By Luke Voogt
Ian Ballis’ latest artistic quest – collecting 50 vintage TVs for a visiting Iranian sculptor – was more difficult than he expected.
“I thought I’ll contact our 500 stall owners and we’ll get them in no time,” the Geelong picker told the Indy. “But we only got one!
“They’re not in vogue – you can’t get channels on them because of the (digital) frequency change.”
So Ballis scoured social media and second-hand websites for the TVs, finding them sitting lifeless in old homes and bungalows.
“They were more than happy to seek out a new home for their TV,” he said.
The TVs will feature in Shirin Abedinirad’s latest art installation at the Lorne Sculpture Biennale, which begins on Saturday.
The Geelong Vintage Warehouse owner scored the gig through a mutual connection to the Iranian.
“We actually picked 70 TVs – so she can be quite fussy in what she chooses with shape and colour,” Ballis said.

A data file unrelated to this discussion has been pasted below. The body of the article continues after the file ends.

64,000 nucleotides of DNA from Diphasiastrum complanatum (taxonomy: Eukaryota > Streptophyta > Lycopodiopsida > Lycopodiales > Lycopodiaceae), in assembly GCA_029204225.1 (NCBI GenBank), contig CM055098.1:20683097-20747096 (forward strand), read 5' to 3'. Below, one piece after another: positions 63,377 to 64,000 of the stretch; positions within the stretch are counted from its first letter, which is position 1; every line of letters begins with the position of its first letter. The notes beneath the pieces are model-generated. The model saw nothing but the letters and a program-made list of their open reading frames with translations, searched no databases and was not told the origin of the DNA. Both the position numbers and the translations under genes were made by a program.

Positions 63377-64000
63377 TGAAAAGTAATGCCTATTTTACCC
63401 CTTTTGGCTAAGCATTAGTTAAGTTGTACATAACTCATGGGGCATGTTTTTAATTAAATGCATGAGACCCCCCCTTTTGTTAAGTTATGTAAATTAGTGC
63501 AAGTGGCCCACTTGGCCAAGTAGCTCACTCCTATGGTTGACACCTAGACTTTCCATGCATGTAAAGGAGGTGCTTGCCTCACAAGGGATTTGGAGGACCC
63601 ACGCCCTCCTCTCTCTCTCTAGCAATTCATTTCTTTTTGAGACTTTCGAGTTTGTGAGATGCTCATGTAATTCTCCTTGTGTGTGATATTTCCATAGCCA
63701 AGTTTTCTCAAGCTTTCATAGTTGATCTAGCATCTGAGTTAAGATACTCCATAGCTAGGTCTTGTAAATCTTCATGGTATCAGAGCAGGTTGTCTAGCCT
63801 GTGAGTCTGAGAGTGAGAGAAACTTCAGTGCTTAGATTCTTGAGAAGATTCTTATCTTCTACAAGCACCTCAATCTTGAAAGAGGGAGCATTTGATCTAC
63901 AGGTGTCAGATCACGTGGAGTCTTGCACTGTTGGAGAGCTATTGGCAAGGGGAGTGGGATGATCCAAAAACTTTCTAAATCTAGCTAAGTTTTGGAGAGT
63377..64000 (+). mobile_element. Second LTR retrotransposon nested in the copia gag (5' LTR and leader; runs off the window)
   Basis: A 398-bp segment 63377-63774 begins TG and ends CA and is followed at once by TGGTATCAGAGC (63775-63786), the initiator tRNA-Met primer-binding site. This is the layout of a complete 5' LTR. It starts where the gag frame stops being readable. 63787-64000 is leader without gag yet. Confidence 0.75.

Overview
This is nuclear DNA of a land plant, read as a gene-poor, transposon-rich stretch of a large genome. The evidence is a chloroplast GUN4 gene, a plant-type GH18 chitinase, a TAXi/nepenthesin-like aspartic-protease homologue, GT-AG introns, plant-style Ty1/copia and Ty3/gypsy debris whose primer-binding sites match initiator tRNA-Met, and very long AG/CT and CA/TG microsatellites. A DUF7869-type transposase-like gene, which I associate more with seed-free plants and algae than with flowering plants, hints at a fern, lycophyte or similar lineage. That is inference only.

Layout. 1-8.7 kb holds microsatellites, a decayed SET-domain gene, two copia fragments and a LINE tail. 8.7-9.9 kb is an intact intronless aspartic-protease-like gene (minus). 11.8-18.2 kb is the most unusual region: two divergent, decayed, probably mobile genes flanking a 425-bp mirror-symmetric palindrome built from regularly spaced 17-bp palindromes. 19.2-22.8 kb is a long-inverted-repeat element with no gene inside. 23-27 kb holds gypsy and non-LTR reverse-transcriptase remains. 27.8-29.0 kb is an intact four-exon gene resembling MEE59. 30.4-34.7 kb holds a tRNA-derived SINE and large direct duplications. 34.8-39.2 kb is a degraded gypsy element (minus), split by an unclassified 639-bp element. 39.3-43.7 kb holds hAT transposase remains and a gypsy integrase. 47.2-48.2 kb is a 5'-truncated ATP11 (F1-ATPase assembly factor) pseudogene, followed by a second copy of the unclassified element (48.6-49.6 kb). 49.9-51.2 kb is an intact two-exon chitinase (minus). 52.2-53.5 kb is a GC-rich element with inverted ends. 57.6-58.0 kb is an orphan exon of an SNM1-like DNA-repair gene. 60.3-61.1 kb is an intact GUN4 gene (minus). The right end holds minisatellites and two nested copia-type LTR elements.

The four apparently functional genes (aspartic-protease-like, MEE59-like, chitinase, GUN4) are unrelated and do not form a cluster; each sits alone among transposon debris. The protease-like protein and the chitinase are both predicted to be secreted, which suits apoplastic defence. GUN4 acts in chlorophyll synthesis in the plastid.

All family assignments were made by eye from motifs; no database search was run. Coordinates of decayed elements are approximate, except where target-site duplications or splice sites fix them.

Abedinirad arrived in Australia last week, for her second visit to the country, and was looking forward to the two-week sculpture festival.
“I saw an open call online – I was always interested in Australian art events, the 32-year-old from Tehran said.
“Australia has a very big, wide sky that I’d never seen before and the people are very peaceful, friendly and helpful.”
Abedinirad began replacing the screens of the TVs with mirrors this week, to create a sculpture symbolic of the media.
“I believe media is not giving the real news to us or all parts of it – especially in parts of our country,” she said.
The TVs would reflect the surrounds and the people viewing them, which is the media should do, Abedinirad explained.
Both Iranian and international media were misleading people about events in Iran or using it to forward their own agendas there, she said.
“In Iran our media is not showing the reality to us – (they portray) that everything is calm.
“It’s not as calm as the Iran media is showing but it’s not bad as the outside media is showing either.”
The media’s coverage of a woman who removed her headscarf in protest against Iran’s compulsory hijab laws was an excellent example, Abedinirad said.
“In Iran, the media, they did not cover it.“In outside media they were covering it as a big thing but it was not affecting us in our daily lives – it was only happening in their street.”
Abedinirad’s sculpture will be one of four major projects at the Lorne Sculpture Biennale and will feature alongside the work of about 30 artists.
The biennale is the largest public outdoor sculpture event in Victoria and runs until 2 April.